No matter how “e” or electronic your company, your employees need to be prepared and motivated to deliver the right experiences.
Operational dashboards. BYOD (bring your own device) policies and mobile apps. KPI scorecards.
These are effective tools for keeping employees engaged and productive. But when it comes to ensuring front-line employees are ambassadors for your CX program, e-tools can’t do the job alone. It takes creativity, hard work, and—speaking for my company, at least—an ongoing commitment to find fresh, new ways to extend the CX culture throughout the organization.
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Verint has some of the strongest executive-level commitment to a CX program of any company I know. In previous CustomerThink posts, I’ve written about how to cultivate leadership support for CX initiatives, but that’s not all you need. While the best CX programs start in the C-suite and move throughout the organization, their long-term success must come from the bottom up. We’re making that undeniable truth the centerpiece of a new program at our company, and it’s called the CX Catalyst Network.
These are the three key strategies we’ve used to build this program:
1. Cultivate the grassroots
Two years ago, after gaining C-level executive sponsorship for our initial corporate CX program, we stepped up our game by creating a “Customers for Life” steering committee made up of VPs and directors from services, support, renewals and sales—all customer-facing teams. And, while they’ve done a great job at being CX evangelists along with their daily responsibilities, we found there was a gap between their efforts and their frontline employees. We needed another layer for training and modeling CX behavior at the day-to-day, grassroots level.
This year, we are launching a CX Catalyst Network made up of managers and other formal—or informal—leaders with a passion for the customer. We’re asking each department director to identify the best candidates for the network based on a Customer Catalyst Profile we’ve developed. The profile includes these traits:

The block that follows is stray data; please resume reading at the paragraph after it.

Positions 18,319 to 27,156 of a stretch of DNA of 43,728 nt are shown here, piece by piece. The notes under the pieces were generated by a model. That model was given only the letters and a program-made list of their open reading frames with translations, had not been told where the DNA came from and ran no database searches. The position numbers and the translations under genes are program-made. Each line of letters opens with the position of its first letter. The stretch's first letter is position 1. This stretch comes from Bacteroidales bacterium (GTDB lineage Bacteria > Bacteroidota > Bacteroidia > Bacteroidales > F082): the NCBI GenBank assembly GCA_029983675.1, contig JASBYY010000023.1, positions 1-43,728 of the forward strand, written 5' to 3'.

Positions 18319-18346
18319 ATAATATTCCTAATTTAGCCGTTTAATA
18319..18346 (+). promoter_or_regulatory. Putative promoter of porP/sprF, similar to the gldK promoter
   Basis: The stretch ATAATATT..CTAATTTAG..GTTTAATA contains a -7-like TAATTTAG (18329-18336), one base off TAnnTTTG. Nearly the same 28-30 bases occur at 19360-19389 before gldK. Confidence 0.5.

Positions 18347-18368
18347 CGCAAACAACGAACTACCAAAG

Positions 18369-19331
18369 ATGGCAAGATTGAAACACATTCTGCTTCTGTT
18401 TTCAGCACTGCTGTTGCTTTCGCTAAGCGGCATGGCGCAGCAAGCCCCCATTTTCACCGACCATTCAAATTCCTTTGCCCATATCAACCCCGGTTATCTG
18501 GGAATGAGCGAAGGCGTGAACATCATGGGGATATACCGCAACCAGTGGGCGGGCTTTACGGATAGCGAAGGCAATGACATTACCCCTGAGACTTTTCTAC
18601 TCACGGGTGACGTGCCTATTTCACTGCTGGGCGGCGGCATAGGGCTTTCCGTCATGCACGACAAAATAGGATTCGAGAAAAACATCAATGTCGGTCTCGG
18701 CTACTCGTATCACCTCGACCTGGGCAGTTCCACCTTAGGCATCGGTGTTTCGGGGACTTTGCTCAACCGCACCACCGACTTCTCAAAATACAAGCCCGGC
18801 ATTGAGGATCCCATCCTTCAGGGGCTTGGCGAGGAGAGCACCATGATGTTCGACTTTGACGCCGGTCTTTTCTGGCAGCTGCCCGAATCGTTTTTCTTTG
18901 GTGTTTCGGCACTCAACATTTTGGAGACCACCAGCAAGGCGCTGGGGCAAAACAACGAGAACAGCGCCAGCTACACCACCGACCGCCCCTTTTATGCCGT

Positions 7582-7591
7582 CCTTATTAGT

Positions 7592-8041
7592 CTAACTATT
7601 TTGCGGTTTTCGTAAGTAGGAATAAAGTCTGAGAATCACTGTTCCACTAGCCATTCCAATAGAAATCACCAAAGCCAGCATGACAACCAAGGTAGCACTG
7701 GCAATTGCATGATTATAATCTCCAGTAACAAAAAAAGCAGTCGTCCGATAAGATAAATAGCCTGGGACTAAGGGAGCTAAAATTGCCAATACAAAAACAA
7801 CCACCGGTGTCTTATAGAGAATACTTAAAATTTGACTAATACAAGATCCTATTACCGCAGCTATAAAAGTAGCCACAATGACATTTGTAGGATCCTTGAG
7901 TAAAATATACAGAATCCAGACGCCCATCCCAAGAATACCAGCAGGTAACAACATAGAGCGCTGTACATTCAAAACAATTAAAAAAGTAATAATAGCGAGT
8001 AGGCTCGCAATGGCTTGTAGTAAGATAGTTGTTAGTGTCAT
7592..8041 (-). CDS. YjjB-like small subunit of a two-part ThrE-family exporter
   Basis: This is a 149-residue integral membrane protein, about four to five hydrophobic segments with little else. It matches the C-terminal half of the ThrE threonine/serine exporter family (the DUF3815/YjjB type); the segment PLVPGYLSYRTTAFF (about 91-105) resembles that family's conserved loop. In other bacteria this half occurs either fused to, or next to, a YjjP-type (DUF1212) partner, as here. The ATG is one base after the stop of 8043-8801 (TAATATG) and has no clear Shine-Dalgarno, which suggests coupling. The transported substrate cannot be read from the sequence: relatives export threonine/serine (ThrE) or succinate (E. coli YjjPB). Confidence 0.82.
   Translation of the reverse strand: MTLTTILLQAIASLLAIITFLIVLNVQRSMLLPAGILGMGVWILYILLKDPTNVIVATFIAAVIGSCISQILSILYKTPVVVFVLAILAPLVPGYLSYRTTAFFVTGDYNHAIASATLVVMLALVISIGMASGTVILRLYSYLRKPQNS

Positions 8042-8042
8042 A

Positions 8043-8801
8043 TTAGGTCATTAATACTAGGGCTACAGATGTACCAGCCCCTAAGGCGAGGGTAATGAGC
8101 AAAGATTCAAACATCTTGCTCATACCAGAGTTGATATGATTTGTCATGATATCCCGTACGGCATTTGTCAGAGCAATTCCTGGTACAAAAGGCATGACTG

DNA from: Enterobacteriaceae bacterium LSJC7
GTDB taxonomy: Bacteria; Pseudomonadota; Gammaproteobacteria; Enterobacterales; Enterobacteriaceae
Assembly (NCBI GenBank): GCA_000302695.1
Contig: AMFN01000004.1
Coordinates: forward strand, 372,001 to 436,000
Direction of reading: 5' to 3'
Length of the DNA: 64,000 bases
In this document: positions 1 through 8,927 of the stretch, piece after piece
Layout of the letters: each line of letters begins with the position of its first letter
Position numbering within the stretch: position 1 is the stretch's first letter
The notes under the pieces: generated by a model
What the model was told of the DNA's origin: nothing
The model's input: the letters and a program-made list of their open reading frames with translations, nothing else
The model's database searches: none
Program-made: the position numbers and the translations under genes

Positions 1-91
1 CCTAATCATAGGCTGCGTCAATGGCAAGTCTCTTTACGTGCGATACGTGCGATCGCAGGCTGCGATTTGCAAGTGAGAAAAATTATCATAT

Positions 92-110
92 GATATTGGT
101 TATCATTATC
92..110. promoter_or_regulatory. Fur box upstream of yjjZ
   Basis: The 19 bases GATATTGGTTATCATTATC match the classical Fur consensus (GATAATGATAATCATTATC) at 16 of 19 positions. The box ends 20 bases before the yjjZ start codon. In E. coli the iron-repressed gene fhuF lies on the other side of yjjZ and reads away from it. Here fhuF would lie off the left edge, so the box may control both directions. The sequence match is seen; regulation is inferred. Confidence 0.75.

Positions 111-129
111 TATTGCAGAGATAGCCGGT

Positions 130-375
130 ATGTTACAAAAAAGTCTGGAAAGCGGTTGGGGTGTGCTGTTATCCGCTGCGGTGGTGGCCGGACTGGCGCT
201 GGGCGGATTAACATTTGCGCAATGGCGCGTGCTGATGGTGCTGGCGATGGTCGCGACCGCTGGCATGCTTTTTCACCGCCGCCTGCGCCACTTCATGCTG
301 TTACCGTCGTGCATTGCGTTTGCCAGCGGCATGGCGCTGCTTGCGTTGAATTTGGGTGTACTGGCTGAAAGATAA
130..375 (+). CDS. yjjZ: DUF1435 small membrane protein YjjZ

- Is a true Customer Champion.
- Thrives in a team environment.
- Can balance internal protocol against the needs of our customers.
- Is able to influence the belief system of their peers and/or subordinates.
- Can respectfully challenge and provide feedback to leadership.
- Will exceed the status quo.
- Has a strong internal network and can work across organizational lines.
- Is familiar with departmental KPIs and how to drive performance through a balanced CX program.
- Has strong negotiation skills.
To show we mean business, we’re asking each CX Catalyst to contribute 20-25 percent of their time to CX activities, and they will be held accountable for those activities in their annual performance reviews. We’ll be starting with a training retreat to prepare and motivate our Catalysts, to be sure everyone is aligned on the definition of customer experience and has a basic understanding of how it all works.
We want them to be CX experts, extensions of our CX team and, even more importantly, CX role models for everyone they work and interact with. To guide the network, our mission statement will be produced by the CX Catalysts in training, and will encompass these traits and themes.
2. Leverage employee knowledge